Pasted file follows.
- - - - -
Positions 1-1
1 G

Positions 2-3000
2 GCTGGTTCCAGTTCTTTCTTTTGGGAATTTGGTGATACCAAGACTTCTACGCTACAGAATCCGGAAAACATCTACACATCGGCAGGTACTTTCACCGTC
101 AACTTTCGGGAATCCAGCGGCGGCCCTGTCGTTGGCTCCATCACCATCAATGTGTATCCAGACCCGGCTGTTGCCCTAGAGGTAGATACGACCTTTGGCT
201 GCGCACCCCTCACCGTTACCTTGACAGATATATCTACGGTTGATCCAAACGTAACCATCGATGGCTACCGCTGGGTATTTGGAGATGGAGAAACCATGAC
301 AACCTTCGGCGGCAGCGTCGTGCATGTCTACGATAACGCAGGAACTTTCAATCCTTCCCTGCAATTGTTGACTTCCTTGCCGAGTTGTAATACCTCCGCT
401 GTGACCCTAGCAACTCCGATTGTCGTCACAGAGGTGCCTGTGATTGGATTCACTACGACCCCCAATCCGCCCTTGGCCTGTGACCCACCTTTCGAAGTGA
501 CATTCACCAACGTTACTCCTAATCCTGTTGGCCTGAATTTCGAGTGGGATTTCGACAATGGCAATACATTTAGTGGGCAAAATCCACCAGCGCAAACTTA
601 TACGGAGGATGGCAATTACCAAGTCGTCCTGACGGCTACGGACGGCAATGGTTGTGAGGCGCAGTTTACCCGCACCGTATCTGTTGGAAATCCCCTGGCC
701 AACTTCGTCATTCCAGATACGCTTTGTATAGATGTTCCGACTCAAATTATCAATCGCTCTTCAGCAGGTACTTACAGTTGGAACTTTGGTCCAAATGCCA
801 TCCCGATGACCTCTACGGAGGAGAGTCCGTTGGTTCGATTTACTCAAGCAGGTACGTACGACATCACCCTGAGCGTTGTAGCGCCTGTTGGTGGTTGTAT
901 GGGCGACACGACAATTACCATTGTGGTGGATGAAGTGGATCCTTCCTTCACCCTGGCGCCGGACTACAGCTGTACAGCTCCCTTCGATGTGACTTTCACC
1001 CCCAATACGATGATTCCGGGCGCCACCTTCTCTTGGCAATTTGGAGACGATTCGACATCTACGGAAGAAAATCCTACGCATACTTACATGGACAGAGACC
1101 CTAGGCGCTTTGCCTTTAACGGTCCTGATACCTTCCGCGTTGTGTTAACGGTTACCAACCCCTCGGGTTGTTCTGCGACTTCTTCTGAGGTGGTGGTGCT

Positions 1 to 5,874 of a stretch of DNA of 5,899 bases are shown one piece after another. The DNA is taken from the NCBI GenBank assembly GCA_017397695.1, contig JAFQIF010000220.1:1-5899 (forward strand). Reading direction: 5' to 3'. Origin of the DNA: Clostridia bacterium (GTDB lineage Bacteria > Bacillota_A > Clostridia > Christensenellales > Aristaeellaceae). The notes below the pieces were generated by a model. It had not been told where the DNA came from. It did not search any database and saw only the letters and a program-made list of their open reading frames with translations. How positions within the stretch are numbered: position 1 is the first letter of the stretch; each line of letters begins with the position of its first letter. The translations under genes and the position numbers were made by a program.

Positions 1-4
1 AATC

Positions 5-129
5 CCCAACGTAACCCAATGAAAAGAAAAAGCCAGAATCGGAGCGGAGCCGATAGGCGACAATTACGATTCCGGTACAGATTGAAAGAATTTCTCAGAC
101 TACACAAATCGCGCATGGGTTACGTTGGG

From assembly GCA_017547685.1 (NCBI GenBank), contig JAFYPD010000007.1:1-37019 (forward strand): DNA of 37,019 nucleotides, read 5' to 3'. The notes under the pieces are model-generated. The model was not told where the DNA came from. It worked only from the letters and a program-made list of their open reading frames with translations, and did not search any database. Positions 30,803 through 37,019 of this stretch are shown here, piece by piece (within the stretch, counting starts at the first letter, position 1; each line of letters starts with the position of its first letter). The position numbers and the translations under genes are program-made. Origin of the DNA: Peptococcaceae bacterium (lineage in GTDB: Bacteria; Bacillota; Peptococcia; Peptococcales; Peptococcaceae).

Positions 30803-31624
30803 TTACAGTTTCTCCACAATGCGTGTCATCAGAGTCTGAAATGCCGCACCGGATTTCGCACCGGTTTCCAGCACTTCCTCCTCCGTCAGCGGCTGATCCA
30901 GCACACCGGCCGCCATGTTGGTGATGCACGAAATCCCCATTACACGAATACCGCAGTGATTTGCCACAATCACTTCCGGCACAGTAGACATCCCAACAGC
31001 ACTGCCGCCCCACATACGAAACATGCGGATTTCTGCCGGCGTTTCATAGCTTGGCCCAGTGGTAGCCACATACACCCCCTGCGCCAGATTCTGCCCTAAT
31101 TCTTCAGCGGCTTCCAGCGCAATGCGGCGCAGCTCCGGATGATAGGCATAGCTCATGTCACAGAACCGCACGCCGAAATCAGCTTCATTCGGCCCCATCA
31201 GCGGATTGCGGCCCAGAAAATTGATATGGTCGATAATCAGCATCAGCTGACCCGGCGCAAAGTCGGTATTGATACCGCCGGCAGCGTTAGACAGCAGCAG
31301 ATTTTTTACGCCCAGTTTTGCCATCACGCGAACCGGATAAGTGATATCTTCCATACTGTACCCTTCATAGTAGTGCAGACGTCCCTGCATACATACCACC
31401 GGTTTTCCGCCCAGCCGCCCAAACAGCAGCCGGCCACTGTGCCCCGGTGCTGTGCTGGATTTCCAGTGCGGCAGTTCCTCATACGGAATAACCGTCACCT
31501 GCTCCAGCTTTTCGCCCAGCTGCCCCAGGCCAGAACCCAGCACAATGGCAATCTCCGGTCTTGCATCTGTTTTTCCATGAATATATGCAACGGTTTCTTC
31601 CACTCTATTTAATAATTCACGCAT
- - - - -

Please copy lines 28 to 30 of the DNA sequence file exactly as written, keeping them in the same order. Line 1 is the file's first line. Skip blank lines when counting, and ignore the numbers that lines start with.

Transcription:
31201 GCGGATTGCGGCCCAGAAAATTGATATGGTCGATAATCAGCATCAGCTGACCCGGCGCAAAGTCGGTATTGATACCGCCGGCAGCGTTAGACAGCAGCAG
31301 ATTTTTTACGCCCAGTTTTGCCATCACGCGAACCGGATAAGTGATATCTTCCATACTGTACCCTTCATAGTAGTGCAGACGTCCCTGCATACATACCACC
31401 GGTTTTCCGCCCAGCCGCCCAAACAGCAGCCGGCCACTGTGCCCCGGTGCTGTGCTGGATTTCCAGTGCGGCAGTTCCTCATACGGAATAACCGTCACCT